Gaels’ Landale reaches peak far from Aussie mountains
As a high school freshman, while other future college basketball standouts sharpened their skills in gyms and organized games, Jock Landale played pickup ball on a small dirt halfcourt with a tattered backboard and no net.
Landale’s high school in his native Australia required ninth-graders to spend the year in the mountains, teambuilding and learning outdoors survival skills. He wasn’t wild about the long hikes and steep climbs, nor was he especially thrilled with the primitive basketball conditions.
“It was pretty messy,” Landale said. “We were slipping and sliding around, and some days it would be raining and muddy. We’d just muck around, but it was a bit of fun.”
Landale can laugh about the memory now, amid his breakout season at St. Mary’s. He’s a major reason the Gaels take a 15-1 record and No. 21 national ranking into Saturday night’s WCC showdown against No. 5 Gonzaga in Spokane, Wash.
Landale, a 6-foot-11 junior, leads St. Mary’s in scoring (17.8 points per game) and rebounding (9.7). He also leads the WCC and ranks eighth in the nation in field-goal percentage, at 64.2 percent.
But numbers alone do not convey Landale’s impact. Consider last week’s victory over BYU, when he engaged Cougars center Eric Mika in an old-school duel of slick footwork and clever lowpost moves.
Landale scored on jump hooks, layups in traffic and mid-range jumpers (26 points in all). He went left and went right. He used both hands. He snagged nine rebounds and collected a career-high six assists by deftly passing when BYU double-teamed him.
St. Mary’s players really weren’t surprised, because Landale has been rolling ever since he tossed in 33 points at Nevada in the season opener – and the first start of his college career – on Nov. 11.
“He’s been a stud this year,” teammate Joe Rahon said.
Six years ago, Landale did not seem like a Division I stud-in-the-making. He began playing basketball at age 7 but became disenchanted and gave it up for two years before vanishing into the Victorian Alps with his classmates from Geelong Grammar School in Corio, Victoria.
They lived in cabins, cut their own wood for heat and lived without cell phones and computers. Imagine that. Landale had traditional classes four or five days a week, then wandered outside for another kind of education.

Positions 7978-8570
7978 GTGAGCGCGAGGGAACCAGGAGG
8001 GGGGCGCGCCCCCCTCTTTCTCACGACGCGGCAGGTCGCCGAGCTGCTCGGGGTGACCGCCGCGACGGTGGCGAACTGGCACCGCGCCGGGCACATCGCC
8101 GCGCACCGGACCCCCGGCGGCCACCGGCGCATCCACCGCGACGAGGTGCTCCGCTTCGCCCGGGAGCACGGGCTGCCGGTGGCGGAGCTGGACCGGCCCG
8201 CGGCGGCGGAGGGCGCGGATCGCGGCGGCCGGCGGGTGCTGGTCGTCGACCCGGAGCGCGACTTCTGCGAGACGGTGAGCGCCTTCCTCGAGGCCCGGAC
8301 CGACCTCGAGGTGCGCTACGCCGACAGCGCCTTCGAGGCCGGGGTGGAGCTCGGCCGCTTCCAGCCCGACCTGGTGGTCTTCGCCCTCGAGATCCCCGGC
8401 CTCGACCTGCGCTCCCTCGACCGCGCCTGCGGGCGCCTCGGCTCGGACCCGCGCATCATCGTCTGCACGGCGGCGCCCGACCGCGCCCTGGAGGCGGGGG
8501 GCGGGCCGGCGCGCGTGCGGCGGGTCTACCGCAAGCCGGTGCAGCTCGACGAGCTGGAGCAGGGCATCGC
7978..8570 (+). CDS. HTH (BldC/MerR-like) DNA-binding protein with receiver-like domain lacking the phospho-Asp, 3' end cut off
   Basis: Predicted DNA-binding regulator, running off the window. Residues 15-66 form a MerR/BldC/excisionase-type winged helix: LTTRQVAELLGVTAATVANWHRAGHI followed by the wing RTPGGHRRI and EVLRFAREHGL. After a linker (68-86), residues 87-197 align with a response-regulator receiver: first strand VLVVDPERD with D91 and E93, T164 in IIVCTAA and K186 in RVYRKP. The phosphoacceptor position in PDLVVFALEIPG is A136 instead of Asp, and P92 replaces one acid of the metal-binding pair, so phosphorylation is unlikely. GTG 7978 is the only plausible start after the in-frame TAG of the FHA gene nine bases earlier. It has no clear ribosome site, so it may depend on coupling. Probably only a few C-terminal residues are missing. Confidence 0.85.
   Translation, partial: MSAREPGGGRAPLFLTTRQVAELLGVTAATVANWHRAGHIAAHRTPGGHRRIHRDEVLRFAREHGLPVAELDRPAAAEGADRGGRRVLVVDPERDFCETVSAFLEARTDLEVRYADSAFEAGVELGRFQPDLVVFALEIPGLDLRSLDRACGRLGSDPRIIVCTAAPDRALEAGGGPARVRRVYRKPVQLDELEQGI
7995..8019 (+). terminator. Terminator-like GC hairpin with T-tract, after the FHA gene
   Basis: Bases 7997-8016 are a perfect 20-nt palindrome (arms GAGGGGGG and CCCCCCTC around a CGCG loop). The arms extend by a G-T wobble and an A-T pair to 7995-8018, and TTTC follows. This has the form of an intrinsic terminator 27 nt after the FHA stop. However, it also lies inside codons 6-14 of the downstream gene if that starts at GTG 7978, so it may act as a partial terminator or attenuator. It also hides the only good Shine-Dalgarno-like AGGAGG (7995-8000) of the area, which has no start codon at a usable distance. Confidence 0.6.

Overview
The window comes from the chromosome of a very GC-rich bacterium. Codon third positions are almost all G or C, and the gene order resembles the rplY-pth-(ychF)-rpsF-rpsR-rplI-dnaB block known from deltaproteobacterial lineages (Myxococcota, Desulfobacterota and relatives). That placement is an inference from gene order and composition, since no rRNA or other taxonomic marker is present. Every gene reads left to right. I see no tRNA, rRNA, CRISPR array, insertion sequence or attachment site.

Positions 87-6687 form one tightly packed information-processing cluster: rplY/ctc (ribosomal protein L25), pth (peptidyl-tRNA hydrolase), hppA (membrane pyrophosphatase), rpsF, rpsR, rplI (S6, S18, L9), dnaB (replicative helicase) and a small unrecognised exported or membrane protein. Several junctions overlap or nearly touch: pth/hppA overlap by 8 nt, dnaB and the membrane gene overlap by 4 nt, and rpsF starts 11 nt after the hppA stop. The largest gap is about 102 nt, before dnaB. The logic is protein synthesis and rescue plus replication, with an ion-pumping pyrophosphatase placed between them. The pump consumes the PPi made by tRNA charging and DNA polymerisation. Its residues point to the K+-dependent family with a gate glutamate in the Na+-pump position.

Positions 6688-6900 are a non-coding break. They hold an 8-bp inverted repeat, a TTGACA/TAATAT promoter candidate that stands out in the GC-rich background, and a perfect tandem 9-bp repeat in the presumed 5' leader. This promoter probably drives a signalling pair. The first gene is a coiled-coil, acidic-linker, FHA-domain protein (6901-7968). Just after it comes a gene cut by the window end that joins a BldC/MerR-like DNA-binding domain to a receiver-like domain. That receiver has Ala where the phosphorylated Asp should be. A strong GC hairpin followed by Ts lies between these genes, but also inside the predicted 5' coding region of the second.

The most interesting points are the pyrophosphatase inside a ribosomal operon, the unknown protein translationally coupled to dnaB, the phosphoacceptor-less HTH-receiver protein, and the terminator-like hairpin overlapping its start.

This included meandering hikes and at least one exhausting ascent up Mount Buller, at an elevation of more than 5,900 feet. Landale recalled crawling on hands and knees for stretches up the mountain’s steep face.
“It was crazy,” he said. “My high school tries to teach being dependent on a team, so we do a lot of team-building. … It basically teaches you to be independent and not need things that make life easier in the real world. But it was hard.”
Landale was 5-feet-11 at the start of his freshman year in high school, but he soon enjoyed some “ridiculous” growth spurts, as he put it. This added size, and those casual games on the dirt court, convinced him to give basketball another whirl.
He eventually became a legitimate college prospect, mostly because he reached nearly 7 feet tall. But that didn’t translate to immediate success in the U.S., as Landale learned during his freshman season at St. Mary’s. He averaged only five minutes per game in his first year, and as a sophomore was a key reserve but never cracked the starting lineup.
More than anything, Landale needed to shed weight and become stronger. He showed up in Moraga at 280 pounds in 2014 (with little muscle), but now he weighs about 248 — thanks to rigorous workouts and a reshaped diet heavy on protein and vegetables.
“His commitment to his diet was insane,” Rahon said. “I couldn’t do it. He was trying to knock out pasta, no bread, limited carbs. His discipline and commitment was really impressive.”
Landale also worked on his game with renewed vigor last summer alongside teammate Dane Pineau, a fellow Australian, and former St. Mary’s big men Brad Waldow and Omar Samhan. They and associate head coach Marty Clarke helped Landale develop his assortment of shots around the basket.
Still, head coach Randy Bennett traces Landale’s dramatic improvement this season mostly to his physical transformation. He’s a better athlete, plain and simple — stronger and quicker, with more endurance.
“He can play more possessions without fatigue being a factor,” Bennett said. “Where I see it the most is defensively; he’s doing a better job of keeping guys in front of him.
“That’s the reason we told him he needed to do this, so he could guard guys for longer periods of time. The byproduct is he’s also getting better offensively.”
As a result, Landale now finds himself as a fixture in the starting lineup. Pineau’s back injury created a vacancy for the opener, and Landale has played too well to displace. Pineau is averaging about 20 minutes per game off the bench.
In an era of polished high school players making an instant impact in college, Landale counts as an aberration. He needed time to reshape his body and his game, and now he’s a key cog on one of the nation’s top 25 teams.
Suddenly, the Gaels are more than happy to drop the ball into the low post and let Landale go to work.
“We had the same team coming back — but with how much better he’s gotten, we’ve kind of shifted our identity a little bit,” Rahon said. “Jock has been able to come in and make a huge impact on a team that returned everybody.”
Jock Landale of St. Mary’s goes to the basket against BYU’s Yoeli Childs. Landale leads the Gaels in scoring and rebounding in his first year as a starter.
Jock Landale shoots against San Diego forward Frank Ryder. At 6-foot-11, Landale has grown a foot since he was a ninth-grader in Australia.